On a unseasonable cold but sunny Monday morning, the National Park Service made it official — the new off-road vehicle ramp 48 and one mile of the new Inside Road on the Cape Hatteras National Seashore are open.
National Park Service staff members, representatives from beach access groups, and staff members from the North Carolina offices of the state’s senators traveled from the parking lot near Billy Mitchell Airport in a convoy of NPS trucks and SUVs to the first red ribbon, which was strung across the beginning of the new Inside Road, which runs between the dunes and the Park Service’s Frisco Campground.
Seashore superintendent Dave Hallac, NPS staff members who worked on the road construction, the access group folks, Betty Jo Shepheard from the Rocky Mount office of U.S. Sen. Richard Burr and Brian Brown from the Greenville office of U.S. Sen. Thom Tillis lined up to cut the ribbon that was stretched across the road.
A handful of beachgoers in their ORVs were parked nearby to watch the festivities.
With that job done, the vehicles traveled a mile or so along the sand road — wide enough for two vehicles to pass — through a panorama of beach vegetation, dune grasses, and salt marsh with the maritime forest as a backdrop.
In the area of the campground, several new walkways have been built for campers to cross above the marsh and over the sand road on boardwalks on their way to the beach.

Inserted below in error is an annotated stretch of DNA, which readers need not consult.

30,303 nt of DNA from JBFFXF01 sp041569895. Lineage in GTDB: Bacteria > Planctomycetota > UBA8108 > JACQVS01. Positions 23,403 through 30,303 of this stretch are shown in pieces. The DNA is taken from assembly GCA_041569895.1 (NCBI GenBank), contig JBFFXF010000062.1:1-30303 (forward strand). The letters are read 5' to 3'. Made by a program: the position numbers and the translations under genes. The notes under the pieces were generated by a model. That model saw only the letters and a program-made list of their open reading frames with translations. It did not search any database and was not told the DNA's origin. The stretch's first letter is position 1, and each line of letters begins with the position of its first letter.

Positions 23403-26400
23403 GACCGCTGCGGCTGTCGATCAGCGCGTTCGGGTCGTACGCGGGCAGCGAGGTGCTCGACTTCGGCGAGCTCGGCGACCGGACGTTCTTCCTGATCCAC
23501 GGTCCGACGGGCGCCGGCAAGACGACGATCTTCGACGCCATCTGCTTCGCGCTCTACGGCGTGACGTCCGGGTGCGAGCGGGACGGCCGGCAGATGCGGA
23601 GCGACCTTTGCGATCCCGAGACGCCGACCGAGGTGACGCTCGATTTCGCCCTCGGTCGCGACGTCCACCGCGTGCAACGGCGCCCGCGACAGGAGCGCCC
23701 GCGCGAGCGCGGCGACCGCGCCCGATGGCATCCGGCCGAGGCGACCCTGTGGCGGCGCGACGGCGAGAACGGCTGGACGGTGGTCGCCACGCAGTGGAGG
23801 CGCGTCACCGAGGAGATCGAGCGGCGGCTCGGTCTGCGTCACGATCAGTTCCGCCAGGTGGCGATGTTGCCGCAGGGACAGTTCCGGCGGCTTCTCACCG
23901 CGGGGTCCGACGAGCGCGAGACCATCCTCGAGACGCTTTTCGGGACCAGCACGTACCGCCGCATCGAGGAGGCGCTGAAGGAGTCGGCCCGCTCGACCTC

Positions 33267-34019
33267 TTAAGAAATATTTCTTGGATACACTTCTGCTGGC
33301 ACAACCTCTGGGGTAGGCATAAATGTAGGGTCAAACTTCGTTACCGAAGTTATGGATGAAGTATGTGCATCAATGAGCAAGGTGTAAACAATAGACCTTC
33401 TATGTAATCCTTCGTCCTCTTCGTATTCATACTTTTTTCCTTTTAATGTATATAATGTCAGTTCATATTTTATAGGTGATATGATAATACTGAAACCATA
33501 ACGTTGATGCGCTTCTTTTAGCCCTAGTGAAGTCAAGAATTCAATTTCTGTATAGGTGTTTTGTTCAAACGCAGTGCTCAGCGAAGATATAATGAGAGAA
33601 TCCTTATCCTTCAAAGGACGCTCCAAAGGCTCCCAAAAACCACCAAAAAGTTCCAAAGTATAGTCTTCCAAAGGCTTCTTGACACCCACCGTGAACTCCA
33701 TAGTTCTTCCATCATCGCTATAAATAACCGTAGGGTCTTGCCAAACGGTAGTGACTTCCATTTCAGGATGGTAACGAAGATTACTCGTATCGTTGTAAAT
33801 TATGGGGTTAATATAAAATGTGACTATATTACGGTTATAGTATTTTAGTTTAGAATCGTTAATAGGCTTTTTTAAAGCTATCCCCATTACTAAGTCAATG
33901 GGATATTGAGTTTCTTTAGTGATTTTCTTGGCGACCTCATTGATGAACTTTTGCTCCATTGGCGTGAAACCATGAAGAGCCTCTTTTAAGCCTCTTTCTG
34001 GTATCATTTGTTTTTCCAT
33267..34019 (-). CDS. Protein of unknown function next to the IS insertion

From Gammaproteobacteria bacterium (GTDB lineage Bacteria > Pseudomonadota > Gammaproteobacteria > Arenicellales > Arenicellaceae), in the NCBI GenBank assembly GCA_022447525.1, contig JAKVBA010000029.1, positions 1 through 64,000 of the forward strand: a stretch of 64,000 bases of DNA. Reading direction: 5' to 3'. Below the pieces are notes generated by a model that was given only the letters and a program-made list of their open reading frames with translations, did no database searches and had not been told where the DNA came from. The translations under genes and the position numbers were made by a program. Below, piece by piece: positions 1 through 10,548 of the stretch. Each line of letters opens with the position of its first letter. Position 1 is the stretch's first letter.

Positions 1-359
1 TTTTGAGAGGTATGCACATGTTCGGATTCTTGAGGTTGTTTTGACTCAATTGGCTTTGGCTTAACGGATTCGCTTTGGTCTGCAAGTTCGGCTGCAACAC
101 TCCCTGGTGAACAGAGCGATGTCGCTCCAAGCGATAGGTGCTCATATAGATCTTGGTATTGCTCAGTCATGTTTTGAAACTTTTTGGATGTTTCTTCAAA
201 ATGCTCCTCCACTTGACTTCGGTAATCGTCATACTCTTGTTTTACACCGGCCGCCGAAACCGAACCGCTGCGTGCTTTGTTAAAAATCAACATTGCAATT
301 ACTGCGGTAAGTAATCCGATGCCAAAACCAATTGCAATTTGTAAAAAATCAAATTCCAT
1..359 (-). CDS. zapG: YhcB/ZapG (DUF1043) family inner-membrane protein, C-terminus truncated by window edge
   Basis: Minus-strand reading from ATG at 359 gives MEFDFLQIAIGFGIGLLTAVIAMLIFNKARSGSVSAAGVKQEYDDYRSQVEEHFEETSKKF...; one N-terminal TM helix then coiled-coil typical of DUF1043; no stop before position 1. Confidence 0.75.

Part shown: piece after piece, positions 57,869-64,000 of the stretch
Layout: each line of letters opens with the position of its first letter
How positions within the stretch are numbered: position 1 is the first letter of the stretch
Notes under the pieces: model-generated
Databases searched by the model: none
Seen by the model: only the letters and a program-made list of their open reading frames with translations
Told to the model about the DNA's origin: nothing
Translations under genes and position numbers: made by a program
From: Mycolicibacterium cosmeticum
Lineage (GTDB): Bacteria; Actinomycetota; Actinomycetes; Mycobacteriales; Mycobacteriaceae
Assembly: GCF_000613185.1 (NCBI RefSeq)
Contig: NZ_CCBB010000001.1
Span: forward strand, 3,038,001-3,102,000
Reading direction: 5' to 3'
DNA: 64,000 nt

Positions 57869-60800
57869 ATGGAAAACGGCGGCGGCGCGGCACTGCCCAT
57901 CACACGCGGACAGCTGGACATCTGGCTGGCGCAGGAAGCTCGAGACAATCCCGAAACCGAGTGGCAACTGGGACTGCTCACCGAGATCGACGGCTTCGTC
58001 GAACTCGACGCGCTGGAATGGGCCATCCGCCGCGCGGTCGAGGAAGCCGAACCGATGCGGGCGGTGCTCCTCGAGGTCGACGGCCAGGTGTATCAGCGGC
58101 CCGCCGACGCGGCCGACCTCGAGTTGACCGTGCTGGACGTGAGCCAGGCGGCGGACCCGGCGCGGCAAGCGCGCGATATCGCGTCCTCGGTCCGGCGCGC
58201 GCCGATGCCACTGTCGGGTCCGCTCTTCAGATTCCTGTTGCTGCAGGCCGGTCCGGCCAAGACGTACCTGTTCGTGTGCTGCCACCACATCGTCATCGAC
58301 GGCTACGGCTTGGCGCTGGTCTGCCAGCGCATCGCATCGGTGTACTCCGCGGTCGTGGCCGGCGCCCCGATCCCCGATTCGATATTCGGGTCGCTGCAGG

The Cape Hatteras Lighthouse was straight ahead during the trip down the Inside Road, which will eventually takes ORV drivers to Buxton.
The remaining three miles of road from the new Ramp 48 back to Ramp 45 at the Cape Point Campground should be finished by late January or early February. There is already an inside road between Ramp 45 and Ramp 44 in Buxton.
When the entire road is finished, drivers will be able to travel from the Cape Point area behind the dunes all the way to Frisco. Currently, ORVs must return to Highway 12 and drive to Frisco to re-enter the beach at Ramp 49 because of a vehicle-free area in the Hook south of the Point that is closed to driving year-round.
In addition, the new stretch of Inside Road and the new Ramp 48 will allow drivers to bypass areas of the beach that are seasonally closed for bird and sea turtle nesting.
At Monday’s ceremonies, the convoy of vehicles stopped again at Ramp 48 to cut another bright red ribbon that stretched across it, as a few surprised fishermen watched curiously from trucks parked on the beach.
Then the convoy headed back along the beach to Ramp 49, past several dozen trucks of anglers, hoping for the best, even on a cold, windy morning.
Hallac gave special recognition at the ribbon-cutting to the Park Service maintenance staff, who were involved in planning and building the road, the ramp, and the new walkways.
They include John Kowlok, chief of maintenance for the Outer Banks Group; Shelley Rollinson, Hatteras Island maintenance chief; heavy-equipment operator Doug Blackmon; maintenance staff member Jack Clapp, and carpenters Randy Loupe and Gentry White.